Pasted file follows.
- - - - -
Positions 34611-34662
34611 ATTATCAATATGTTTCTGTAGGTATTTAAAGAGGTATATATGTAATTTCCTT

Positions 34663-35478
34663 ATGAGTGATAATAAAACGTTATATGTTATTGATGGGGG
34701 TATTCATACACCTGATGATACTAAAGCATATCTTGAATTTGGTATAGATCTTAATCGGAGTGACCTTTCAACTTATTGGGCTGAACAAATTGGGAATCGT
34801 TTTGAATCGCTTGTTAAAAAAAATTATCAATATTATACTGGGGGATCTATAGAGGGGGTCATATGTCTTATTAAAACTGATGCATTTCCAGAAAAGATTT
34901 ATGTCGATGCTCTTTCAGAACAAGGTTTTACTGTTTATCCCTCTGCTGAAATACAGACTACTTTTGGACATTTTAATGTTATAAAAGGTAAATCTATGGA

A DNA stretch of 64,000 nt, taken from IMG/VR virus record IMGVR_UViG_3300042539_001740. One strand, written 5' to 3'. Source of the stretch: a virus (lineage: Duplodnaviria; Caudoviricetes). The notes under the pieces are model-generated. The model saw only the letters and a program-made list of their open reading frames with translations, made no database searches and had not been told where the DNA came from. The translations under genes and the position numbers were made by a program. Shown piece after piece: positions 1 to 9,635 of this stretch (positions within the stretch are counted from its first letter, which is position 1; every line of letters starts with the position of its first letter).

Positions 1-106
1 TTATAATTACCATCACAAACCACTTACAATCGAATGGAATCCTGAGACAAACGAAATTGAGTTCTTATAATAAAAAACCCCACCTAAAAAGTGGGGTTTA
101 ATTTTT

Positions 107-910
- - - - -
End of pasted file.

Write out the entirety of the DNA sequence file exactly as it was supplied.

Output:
Positions 34611-34662
34611 ATTATCAATATGTTTCTGTAGGTATTTAAAGAGGTATATATGTAATTTCCTT

Positions 34663-35478
34663 ATGAGTGATAATAAAACGTTATATGTTATTGATGGGGG
34701 TATTCATACACCTGATGATACTAAAGCATATCTTGAATTTGGTATAGATCTTAATCGGAGTGACCTTTCAACTTATTGGGCTGAACAAATTGGGAATCGT
34801 TTTGAATCGCTTGTTAAAAAAAATTATCAATATTATACTGGGGGATCTATAGAGGGGGTCATATGTCTTATTAAAACTGATGCATTTCCAGAAAAGATTT
34901 ATGTCGATGCTCTTTCAGAACAAGGTTTTACTGTTTATCCCTCTGCTGAAATACAGACTACTTTTGGACATTTTAATGTTATAAAAGGTAAATCTATGGA

A DNA stretch of 64,000 nt, taken from IMG/VR virus record IMGVR_UViG_3300042539_001740. One strand, written 5' to 3'. Source of the stretch: a virus (lineage: Duplodnaviria; Caudoviricetes). The notes under the pieces are model-generated. The model saw only the letters and a program-made list of their open reading frames with translations, made no database searches and had not been told where the DNA came from. The translations under genes and the position numbers were made by a program. Shown piece after piece: positions 1 to 9,635 of this stretch (positions within the stretch are counted from its first letter, which is position 1; every line of letters starts with the position of its first letter).

Positions 1-106
1 TTATAATTACCATCACAAACCACTTACAATCGAATGGAATCCTGAGACAAACGAAATTGAGTTCTTATAATAAAAAACCCCACCTAAAAAGTGGGGTTTA
101 ATTTTT

Positions 107-910